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Anatomy of a Product Video Part 3

This is a series of posts about the making of my marketing video for Fin. You can see the other parts of the series by following the links below:

1 | 2 | 3 | 4 | 5 | 6 | 7 | 8 | 9 | 10

This is part three of a series detailing the process I used to make a product marketing video for my app, Fin. The hope is that I can inspire others to try and make these kinds of videos for their own products, as I think they are pretty essential for selling apps to customers.

In part two, we talked about all the tools we’ll need to make our video. Now I want you to put all of those aside and get out a piece of paper or a note-taking app on your iPad or iPhone. We’re not ready to use any of our fancy video tools just yet.

Start with a Story

Any marketing video should start with a good outline. You’re telling a story, after all, so you need to know what that story is before you capture any footage. Most of the magic of movie making is time spent planning. You need to write, rewrite, refine, and refine again before you even think of launching any video editing app. Otherwise, you’ll waste a lot of effort and spend much more time during the editing stage than should be necessary.

So what is the story? Well, that’s up to you. Watch a dozen good product videos to get inspiration, (Apple’s promo videos are a good place to start) and decide how best to apply that to your particular app.

By the end of the video, the viewer needs to know a few things:

  1. What does your app do?
  2. How will it improve his or her life?
  3. What are the distinguishing characteristics that make this app better than other similar products?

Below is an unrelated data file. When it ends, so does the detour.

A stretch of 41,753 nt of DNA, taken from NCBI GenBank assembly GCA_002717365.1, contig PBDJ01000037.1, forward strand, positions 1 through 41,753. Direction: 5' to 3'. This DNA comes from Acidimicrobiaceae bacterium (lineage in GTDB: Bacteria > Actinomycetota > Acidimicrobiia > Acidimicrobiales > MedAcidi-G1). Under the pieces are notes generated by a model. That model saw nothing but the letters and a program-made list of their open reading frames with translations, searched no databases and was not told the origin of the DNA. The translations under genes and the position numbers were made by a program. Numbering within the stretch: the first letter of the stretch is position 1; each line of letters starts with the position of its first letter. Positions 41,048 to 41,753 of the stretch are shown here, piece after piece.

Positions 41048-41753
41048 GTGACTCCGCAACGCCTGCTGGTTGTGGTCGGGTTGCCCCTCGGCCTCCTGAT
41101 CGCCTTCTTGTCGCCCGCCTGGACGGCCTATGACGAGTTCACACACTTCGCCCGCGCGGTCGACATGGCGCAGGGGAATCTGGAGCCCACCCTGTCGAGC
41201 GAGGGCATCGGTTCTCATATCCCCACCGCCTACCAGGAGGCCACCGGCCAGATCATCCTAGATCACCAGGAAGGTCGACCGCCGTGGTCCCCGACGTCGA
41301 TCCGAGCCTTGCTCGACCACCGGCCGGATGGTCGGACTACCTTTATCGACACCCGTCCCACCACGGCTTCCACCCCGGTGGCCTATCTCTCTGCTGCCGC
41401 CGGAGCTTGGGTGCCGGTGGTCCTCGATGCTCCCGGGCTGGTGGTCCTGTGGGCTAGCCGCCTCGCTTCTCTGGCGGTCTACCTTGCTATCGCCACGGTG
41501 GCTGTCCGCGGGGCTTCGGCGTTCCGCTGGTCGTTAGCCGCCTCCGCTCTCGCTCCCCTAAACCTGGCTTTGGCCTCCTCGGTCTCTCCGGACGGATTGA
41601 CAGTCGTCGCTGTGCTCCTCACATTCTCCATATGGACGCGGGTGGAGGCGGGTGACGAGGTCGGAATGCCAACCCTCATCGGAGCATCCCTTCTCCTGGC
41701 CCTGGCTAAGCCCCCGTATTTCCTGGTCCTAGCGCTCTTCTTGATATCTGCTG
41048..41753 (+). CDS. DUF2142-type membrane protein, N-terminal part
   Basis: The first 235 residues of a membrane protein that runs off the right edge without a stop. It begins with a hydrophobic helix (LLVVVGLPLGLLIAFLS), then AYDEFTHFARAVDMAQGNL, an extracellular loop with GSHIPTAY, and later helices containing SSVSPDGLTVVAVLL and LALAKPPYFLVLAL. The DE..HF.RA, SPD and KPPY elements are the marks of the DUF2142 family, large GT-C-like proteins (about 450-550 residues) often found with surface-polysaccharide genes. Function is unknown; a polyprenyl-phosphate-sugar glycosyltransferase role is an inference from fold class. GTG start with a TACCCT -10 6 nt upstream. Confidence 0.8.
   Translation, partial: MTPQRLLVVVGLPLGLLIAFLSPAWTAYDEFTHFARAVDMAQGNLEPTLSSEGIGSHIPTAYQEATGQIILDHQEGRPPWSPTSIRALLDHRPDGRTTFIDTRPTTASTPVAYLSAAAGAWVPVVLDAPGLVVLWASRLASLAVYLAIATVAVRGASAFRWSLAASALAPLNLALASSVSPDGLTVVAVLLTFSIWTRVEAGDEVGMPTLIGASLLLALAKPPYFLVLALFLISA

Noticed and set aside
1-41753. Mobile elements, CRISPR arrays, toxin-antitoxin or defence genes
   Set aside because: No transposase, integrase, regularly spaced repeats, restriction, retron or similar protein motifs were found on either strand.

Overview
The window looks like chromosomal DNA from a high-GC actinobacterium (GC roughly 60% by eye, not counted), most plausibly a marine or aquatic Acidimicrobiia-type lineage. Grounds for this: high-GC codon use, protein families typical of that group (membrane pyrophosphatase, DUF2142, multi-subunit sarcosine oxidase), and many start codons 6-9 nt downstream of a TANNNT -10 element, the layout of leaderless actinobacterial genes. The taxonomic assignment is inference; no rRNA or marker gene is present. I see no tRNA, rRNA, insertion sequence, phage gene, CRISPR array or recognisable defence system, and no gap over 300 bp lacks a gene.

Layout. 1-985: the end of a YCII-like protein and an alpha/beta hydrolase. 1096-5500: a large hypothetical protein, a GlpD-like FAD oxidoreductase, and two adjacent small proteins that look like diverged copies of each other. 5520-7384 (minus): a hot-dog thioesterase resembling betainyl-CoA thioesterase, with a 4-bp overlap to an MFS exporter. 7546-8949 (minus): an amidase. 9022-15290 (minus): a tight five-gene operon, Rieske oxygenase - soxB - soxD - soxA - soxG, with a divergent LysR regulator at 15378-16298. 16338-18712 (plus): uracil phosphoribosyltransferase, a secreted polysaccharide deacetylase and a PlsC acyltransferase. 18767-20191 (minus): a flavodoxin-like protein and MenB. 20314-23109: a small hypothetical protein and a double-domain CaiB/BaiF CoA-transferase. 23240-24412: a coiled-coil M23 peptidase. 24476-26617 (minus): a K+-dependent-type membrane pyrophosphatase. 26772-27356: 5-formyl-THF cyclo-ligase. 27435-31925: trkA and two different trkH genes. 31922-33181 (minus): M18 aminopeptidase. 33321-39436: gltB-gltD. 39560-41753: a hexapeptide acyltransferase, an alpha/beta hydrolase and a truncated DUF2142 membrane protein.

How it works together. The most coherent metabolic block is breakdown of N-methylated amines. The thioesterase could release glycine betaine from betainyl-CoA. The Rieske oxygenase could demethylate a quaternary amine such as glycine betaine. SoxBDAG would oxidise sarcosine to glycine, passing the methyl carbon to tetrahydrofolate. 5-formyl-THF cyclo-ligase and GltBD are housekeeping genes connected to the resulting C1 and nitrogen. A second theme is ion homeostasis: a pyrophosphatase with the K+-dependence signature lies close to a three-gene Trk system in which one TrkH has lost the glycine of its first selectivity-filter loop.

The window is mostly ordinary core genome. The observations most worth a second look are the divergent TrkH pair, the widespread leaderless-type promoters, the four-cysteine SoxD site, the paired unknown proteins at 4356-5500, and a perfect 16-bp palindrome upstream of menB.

The first one sounds obvious, but you’d be amazed how many times I’ve spent twenty minutes on a product web site and still walk away not knowing what the thing does, exactly. Be clear and concise. Your viewer is going to give you very little time to get this across before clicking away to something else more compelling.

Apple goes as far as recommending that every app you build have what’s called a “definition statement.” If you don’t have one for your app, you really need to write one. It’ll go a long way to guiding your video and all the marketing materials you create.

The definition statement is a simple, single, declarative statement that describes what your app does.

For Fin, my statement would be this: Fin is an app for people who need a non-disruptive way to track time. I also created a shorter version as a tagline—Fin: A Timer for Performers. The tagline fits nicely into a web site header and a video establishing shot. If you do anything performance-based, and you need to keep track of your time slot without distracting the audience, this is the app for you.

Once you cover what the app does, you need to convince your viewer that he or she needs it. All advertising comes down to convincing people that your product will make their lives better. There are all sorts of situations where having a large running timer on an iPad or iPhone would come in handy. I mention a handful in my video: Giving a presentation on stage or in school, playing music, recording a podcast, keeping a conference with multiple speakers on schedule. You may come up with dozens of these when you brainstorm for a while. Try to narrow it down to the core four or five.